large image

Trusted Reviews is supported by its audience. If you purchase through links on our site, we may earn a commission. Learn more.

SoundCloud Go: Why the new music streaming service won’t work

OPINION: With Spotify, Apple Music, Tidal, and countless others offering great music streaming services, can SoundCloud’s new streaming effort compete? Joe Roberts has been using SoundCloud Go and isn’t convinced.

SoundCloud’s newly launched subscription service, SoundCloud Go, has now arrived in the UK, and it’s all a bit confusing.

Originally launched in the US this March, the arrival of SoundCloud Go also signals the introduction of adverts on the free version of SoundCloud. The Go service itself costs £9.99 per month and offers several benefits, including the ability to download ‘liked’ tracks and playlists for offline listening, and ad-free streaming.

But its main draw is access to a newly negotiated catalogue of tracks from major label artists, which appear on the service alongside the usual user-uploaded tracks.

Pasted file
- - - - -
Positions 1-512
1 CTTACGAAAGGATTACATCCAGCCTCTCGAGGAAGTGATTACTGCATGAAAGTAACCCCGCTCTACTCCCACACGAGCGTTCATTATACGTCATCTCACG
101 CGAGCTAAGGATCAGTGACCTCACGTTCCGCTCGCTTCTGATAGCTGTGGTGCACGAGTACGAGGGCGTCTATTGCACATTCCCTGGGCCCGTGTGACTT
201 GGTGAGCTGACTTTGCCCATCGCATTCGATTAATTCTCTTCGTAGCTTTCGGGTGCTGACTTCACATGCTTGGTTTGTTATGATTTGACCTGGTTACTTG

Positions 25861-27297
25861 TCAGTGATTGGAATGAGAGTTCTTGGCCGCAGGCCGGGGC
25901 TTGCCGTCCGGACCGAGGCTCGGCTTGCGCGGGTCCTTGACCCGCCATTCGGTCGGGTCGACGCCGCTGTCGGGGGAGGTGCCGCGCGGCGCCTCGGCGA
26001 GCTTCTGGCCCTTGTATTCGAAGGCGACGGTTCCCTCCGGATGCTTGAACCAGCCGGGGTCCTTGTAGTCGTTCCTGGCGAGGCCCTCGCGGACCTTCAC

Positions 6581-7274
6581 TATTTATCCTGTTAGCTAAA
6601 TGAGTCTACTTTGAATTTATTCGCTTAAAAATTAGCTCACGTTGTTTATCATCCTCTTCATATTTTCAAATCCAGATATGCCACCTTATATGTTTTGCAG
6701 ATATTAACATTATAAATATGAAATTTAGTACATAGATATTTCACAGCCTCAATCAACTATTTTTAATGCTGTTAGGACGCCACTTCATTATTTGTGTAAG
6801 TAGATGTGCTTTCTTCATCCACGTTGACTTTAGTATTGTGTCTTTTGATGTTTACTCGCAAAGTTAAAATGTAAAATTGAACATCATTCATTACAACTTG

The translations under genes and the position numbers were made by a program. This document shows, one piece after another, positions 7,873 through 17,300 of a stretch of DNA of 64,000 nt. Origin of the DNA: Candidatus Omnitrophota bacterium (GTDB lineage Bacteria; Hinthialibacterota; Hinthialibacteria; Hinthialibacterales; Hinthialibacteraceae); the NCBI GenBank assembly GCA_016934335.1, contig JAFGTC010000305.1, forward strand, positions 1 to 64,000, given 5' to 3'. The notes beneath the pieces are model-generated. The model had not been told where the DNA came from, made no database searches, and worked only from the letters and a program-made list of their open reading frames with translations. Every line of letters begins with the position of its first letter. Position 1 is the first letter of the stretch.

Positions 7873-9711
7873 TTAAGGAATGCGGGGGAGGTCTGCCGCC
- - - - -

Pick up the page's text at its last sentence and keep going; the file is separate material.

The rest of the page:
It’s this combination of popular songs and lesser-known content that SoundCloud hopes will set it apart from established music streaming services. The idea is that users will have the opportunity to discover tracks they’d otherwise never encounter, simply by listening to their favourite artists and exploring related songs and artists.

As a long-time SoundCloud user, I can attest to its usefulness when it comes to finding new artists. Even before SoundCloud Go launched, the site’s ‘related’ playlists were a great way of unearthing tracks that would otherwise remain hidden from the average listener. But quite what the addition of these major artists brings to the table, I’m unable to figure out.